In this article we introduce policy informatics as an emerging research space. Policy informatics is the study of how information systems are leveraged toward solving complex public policy problems. When used to increase participation, leveraging information systems includes: (1) platforms for the public to participate and engage in policy processes and with public agencies; (2) public agencies to utilize technologies to take advantage of information reservoirs for evidence-driven policy design; and (3) public agencies to be more transparent, participatory, and collaborative. Presented in this article is one illustrative application of policy informatics—human-centered participatory platforms. When individuals and groups seek to collaborate to resolve policy issues, competing interests and adversarial positions on issues as well as an unawareness of the others’ perspectives often result in poor outcomes. Generating and disseminating feelings of empathy among members in these networks is crucial for mitigating conflicts. However, empathy generation and transfer is a complex challenge that requires systematic research within the design of participatory platforms. A thoughtful application of information systems (IS) can help bring diverse stakeholders together and promote cooperation by facilitating richer communication channels and timely feedback to generate a sense of shared community to pursue shared goals.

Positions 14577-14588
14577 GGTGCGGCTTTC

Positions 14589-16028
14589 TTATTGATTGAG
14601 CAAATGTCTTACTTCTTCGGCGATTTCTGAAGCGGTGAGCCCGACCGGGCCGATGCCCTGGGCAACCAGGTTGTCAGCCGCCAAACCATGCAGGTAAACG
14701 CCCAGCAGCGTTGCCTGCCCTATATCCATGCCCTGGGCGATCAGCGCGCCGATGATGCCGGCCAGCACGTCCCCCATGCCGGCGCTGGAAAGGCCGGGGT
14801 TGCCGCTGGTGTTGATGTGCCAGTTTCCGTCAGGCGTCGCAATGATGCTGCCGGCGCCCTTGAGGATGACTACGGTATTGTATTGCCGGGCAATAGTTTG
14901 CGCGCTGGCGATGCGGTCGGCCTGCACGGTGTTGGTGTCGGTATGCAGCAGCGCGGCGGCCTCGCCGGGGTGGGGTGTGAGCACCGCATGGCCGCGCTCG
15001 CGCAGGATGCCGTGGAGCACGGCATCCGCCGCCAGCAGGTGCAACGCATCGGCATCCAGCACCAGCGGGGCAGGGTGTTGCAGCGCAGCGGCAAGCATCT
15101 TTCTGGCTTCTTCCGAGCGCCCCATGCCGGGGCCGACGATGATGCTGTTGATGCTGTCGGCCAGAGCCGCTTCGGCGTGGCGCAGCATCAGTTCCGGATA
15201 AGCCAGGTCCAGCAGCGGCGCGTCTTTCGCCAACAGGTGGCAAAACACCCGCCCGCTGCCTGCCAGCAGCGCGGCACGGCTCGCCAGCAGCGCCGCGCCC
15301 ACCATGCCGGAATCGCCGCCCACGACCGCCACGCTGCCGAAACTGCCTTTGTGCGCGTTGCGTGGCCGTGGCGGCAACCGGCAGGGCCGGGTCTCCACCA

Krishnamurthy, Rashmi; Bhagwatwar, Akshay; Johnston, Erik W.; and Desouza, Kevin C.
"A Glimpse into Policy Informatics: The Case of Participatory Platforms that Generate Synthetic Empathy,"
Communications of the Association for Information Systems:
Vol. 33, Article 21.
Available at: http://aisel.aisnet.org/cais/vol33/iss1/21